I attended the AngleBrackets/DevIntersection tech conference in Las Vegas this week (as I did earlier this year). It was a fantastic experience as always, and I highly recommend that developers of all skills and ages attend conferences, even if they aren't the big national ones.
More than once, I was enthralled by the ease with which the speakers at this conference would stand on stage in front of packed halls and not run screaming from the terrifying unknown masses. This is something I've wanted to do for quite a while, speak in front of people, and I suddenly decided that I needed to know why they did it. I had my own ideas, of course, but to me it was more fulfilling to hear what they thought of speaking and why they kept doing it. So, for four days, I tracked down as many speakers as I could find and asked them three simple questions about being a presenter at tech conferences. Their answers were surprisingly diverse, but each had threads of commonality. Let's see if we can peer into the mind of the tech conference speaker and find out what drives them.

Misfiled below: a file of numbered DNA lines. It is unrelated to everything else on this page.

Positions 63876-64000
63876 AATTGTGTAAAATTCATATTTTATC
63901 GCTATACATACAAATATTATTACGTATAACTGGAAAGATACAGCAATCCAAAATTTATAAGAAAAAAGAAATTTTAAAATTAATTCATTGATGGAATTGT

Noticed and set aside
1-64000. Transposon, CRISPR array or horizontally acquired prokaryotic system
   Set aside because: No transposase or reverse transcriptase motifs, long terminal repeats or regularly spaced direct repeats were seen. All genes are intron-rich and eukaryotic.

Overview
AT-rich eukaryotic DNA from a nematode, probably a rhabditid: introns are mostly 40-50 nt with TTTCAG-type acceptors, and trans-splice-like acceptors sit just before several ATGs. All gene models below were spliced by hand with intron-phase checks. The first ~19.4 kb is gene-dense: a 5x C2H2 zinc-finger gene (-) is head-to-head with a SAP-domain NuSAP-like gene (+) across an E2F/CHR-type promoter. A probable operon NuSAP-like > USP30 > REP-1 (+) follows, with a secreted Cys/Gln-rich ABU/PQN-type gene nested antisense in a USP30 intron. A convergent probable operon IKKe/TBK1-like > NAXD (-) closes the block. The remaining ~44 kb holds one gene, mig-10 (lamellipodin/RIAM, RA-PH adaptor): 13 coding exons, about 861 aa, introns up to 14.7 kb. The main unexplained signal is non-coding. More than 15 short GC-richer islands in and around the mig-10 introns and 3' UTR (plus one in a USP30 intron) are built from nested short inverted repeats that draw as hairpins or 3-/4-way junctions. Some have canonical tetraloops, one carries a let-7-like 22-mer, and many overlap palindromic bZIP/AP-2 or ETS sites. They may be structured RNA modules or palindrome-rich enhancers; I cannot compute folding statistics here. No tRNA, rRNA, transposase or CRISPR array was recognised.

The Three Questions
For each person I interviewed at DevIntersections, I asked them three questions:
- Who are you, and what do you do?
- Why do you personally present at conferences such as this one?
- How can someone like me, a regular developer, work toward becoming a presenter at conferences?
I only informed the person I was interviewing of the first question, and they did not hear the other two questions until we were recording, so all the answers you will hear below are off-the-cuff. I recorded all of their responses, each of which is listed below, and excerpts from those responses are also posted. You can listen to all of the interviews over on SoundCloud.
The answers to the third question are a whole different conversation, and I'll explore them in a later post. For now I want to focus on the responses to the second question. Let's see if we can discover what compels speakers to spend time and energy presenting at conferences.
Interacting with the Community
A good conference is not about the sessions; it's about the people, about connecting with people who think similarly to (though not the same as) you. Some of the speakers that I interviewed told me that they presented at conferences because it enables them to interact with the greater tech community: